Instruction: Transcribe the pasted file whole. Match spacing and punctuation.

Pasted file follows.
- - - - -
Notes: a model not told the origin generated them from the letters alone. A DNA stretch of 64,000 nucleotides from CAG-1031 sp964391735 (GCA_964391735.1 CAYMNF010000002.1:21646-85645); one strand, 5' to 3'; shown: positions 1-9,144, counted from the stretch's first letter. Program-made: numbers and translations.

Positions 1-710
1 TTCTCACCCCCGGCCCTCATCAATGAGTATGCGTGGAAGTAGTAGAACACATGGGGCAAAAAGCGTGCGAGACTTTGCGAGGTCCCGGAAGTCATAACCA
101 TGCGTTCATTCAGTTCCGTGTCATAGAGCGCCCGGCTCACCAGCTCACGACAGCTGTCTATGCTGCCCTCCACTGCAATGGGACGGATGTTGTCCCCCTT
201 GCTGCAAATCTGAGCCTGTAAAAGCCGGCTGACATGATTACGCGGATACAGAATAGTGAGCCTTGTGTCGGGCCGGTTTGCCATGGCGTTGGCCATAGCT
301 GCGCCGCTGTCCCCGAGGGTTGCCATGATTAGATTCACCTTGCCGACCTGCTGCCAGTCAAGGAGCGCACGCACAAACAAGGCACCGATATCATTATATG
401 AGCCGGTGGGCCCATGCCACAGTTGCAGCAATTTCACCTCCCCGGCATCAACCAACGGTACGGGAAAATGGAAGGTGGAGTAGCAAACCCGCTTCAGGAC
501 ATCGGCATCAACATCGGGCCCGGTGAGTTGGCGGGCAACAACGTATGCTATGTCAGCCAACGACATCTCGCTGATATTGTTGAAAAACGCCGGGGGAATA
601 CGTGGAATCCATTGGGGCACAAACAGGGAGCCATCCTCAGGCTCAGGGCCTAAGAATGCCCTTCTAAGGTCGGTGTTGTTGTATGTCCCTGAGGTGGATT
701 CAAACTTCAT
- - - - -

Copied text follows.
Notes: a model not told the origin generated them from the letters alone. A DNA stretch of 64,000 nucleotides from CAG-1031 sp964391735 (GCA_964391735.1 CAYMNF010000002.1:21646-85645); one strand, 5' to 3'; shown: positions 1-9,144, counted from the stretch's first letter. Program-made: numbers and translations.

Positions 1-710
1 TTCTCACCCCCGGCCCTCATCAATGAGTATGCGTGGAAGTAGTAGAACACATGGGGCAAAAAGCGTGCGAGACTTTGCGAGGTCCCGGAAGTCATAACCA
101 TGCGTTCATTCAGTTCCGTGTCATAGAGCGCCCGGCTCACCAGCTCACGACAGCTGTCTATGCTGCCCTCCACTGCAATGGGACGGATGTTGTCCCCCTT
201 GCTGCAAATCTGAGCCTGTAAAAGCCGGCTGACATGATTACGCGGATACAGAATAGTGAGCCTTGTGTCGGGCCGGTTTGCCATGGCGTTGGCCATAGCT
301 GCGCCGCTGTCCCCGAGGGTTGCCATGATTAGATTCACCTTGCCGACCTGCTGCCAGTCAAGGAGCGCACGCACAAACAAGGCACCGATATCATTATATG
401 AGCCGGTGGGCCCATGCCACAGTTGCAGCAATTTCACCTCCCCGGCATCAACCAACGGTACGGGAAAATGGAAGGTGGAGTAGCAAACCCGCTTCAGGAC
501 ATCGGCATCAACATCGGGCCCGGTGAGTTGGCGGGCAACAACGTATGCTATGTCAGCCAACGACATCTCGCTGATATTGTTGAAAAACGCCGGGGGAATA
601 CGTGGAATCCATTGGGGCACAAACAGGGAGCCATCCTCAGGCTCAGGGCCTAAGAATGCCCTTCTAAGGTCGGTGTTGTTGTATGTCCCTGAGGTGGATT
701 CAAACTTCAT